Building on previous efforts to characterize, develop, and implement the infrastructure for a learning health system, and with generous support from the Office of the National Coordinator for Health Information Technology, the Roundtable convened stakeholders from across the healthcare and information technology fields in a series of workshops whose discussions are summarized in this volume, Digital Infrastructure for the Learning Health System: The Foundation for Continuous Improvement in Health and Health Care.
This compilation summarizes the presentations and discussions from the series, which look at the role of the digital health data systems and how they can be used to provide the information backbone for a learning health system. Participants worked to identify the opportunities, challenges, and priorities represented by the application of new information systems to health care and to consider strategy options that could further the development of a learning health system.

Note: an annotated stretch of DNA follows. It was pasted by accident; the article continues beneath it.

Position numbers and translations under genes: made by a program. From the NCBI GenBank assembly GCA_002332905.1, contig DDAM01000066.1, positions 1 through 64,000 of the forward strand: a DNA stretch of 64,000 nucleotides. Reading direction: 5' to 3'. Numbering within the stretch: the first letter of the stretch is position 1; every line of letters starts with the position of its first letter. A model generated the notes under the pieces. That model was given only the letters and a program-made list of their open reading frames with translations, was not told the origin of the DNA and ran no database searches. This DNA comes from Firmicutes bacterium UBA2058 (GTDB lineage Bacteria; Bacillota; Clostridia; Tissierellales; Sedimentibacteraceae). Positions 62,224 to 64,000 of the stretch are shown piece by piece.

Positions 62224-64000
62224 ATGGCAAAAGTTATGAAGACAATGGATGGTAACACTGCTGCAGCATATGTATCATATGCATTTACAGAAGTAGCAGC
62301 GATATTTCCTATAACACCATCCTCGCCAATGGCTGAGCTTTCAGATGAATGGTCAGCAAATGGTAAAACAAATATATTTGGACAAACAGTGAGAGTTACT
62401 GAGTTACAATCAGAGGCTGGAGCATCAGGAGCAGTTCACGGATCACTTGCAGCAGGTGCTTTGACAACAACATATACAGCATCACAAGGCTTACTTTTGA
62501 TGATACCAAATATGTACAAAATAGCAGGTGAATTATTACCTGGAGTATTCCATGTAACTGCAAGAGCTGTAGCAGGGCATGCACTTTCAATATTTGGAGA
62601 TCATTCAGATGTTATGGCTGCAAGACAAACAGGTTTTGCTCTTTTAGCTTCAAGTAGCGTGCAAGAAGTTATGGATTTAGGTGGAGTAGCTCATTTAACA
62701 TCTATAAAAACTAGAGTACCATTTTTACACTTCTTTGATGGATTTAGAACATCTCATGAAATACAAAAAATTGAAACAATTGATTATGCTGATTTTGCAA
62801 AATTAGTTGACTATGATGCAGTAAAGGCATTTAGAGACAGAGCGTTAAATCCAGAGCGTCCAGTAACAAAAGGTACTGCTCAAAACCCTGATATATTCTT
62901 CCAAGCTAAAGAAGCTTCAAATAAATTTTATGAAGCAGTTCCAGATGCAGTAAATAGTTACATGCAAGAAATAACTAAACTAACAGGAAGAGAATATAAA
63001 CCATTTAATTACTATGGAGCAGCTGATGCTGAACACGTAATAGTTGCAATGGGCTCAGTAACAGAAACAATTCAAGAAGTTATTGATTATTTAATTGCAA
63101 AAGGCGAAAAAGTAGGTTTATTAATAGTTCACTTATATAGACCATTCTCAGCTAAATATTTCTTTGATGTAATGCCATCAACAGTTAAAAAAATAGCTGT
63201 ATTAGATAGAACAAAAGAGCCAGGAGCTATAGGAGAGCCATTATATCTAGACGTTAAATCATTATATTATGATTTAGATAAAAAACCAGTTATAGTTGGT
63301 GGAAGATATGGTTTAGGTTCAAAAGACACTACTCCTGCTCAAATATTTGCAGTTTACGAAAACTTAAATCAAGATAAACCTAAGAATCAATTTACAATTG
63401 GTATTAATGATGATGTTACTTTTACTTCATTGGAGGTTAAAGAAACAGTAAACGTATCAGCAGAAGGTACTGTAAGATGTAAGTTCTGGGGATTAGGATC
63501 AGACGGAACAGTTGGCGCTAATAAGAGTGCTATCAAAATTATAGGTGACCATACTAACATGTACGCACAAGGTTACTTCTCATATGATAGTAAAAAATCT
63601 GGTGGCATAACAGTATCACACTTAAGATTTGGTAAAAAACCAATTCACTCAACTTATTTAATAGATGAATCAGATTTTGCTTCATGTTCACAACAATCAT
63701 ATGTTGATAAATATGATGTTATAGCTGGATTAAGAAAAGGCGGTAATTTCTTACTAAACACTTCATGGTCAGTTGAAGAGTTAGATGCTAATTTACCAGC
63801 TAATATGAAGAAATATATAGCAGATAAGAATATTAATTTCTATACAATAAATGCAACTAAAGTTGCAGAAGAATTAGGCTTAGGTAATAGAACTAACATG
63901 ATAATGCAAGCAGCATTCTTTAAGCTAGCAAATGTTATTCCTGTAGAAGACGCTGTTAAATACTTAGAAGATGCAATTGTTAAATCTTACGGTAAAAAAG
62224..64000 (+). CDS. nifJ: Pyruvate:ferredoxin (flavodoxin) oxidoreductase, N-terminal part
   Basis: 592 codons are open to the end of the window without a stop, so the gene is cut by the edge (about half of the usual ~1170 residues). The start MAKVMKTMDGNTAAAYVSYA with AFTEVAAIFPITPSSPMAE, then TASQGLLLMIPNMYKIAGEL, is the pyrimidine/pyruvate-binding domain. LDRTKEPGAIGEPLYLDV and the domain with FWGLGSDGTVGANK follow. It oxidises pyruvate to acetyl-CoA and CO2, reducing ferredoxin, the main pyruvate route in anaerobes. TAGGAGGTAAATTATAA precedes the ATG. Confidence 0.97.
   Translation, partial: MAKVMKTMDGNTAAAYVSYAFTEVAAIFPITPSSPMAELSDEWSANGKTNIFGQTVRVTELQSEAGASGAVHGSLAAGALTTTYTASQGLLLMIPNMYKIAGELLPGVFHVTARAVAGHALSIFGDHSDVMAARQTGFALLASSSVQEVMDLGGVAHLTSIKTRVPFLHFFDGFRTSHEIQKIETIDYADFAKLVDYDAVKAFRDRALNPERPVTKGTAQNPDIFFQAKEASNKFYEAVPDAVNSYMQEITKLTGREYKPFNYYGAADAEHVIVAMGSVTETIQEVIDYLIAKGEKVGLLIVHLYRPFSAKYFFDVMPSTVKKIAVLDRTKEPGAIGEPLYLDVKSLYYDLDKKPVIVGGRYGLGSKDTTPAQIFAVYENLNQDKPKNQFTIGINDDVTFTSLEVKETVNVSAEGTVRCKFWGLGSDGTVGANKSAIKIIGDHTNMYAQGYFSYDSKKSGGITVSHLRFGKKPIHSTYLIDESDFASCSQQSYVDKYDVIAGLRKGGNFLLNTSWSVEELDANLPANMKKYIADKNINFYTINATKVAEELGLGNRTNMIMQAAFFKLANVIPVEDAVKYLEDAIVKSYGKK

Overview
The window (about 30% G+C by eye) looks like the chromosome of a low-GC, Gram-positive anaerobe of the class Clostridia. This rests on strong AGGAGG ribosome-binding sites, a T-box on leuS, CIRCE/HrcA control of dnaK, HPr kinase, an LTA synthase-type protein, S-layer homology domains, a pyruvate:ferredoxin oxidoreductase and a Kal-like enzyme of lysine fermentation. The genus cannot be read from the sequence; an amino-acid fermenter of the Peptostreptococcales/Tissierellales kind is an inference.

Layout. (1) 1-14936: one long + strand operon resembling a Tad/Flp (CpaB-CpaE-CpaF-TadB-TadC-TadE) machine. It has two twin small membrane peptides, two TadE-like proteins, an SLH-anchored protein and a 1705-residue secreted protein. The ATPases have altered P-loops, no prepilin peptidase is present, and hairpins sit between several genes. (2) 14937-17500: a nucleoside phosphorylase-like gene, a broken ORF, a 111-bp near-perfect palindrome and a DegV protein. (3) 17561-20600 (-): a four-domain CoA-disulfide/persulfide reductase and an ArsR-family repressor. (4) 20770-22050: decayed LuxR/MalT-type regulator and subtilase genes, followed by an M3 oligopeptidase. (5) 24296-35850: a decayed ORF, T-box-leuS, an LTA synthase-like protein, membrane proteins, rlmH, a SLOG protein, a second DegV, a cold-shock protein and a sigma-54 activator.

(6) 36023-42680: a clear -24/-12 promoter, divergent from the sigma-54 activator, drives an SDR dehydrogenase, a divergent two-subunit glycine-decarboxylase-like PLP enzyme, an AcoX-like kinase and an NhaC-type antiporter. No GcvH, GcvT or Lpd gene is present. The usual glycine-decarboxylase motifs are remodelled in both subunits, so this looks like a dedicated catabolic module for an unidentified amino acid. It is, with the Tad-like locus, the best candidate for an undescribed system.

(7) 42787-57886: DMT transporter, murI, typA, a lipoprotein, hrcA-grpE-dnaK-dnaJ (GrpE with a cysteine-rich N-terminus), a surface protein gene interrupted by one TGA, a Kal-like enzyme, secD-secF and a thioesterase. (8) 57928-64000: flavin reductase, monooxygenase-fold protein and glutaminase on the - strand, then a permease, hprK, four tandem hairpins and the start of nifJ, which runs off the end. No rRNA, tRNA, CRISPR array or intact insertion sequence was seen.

I would like to extend my personal thanks especially to David Blumenthal and his Office of the National Coordinator for Health Information Technology, its Chief Scientist, Charles Friedman, to the Planning Committee assembled for the series, to the Roundtable membership for their continued leadership and commitment to advancing health care in this nation, and to the Roundtable staff for their contributions in coordinating and supporting the meeting series and ongoing Roundtable activities.
Harvey V. Fineberg, M.D., Ph.D.
President, Institute of Medicine
Spurred by the growing potential of the availability of large amounts of digital health information to improve the quality of health care in this country, the Roundtable on Value & Science-Driven Health Care, with the support of the Office of the National Coordinator for Health Information Technology, convened the three-part workshop series summarized in this volume, Digital Infrastructure for the Learning Health System: The Foundation for Continuous Improvement in Health and Health Care. Stakeholders from across the health system—including patient advocates, providers, researchers, privacy experts, computer scientists, and policy makers—met to discuss the opportunities and challenges presented by the application of advanced information technology systems to health and health care. This summary of the workshop presentations and discussions conveys the thoughts of field leaders, and the views they shared on important strategy elements and next steps to transform the information infrastructure of the American health system into one characterized by patient engagement and continuous improvement.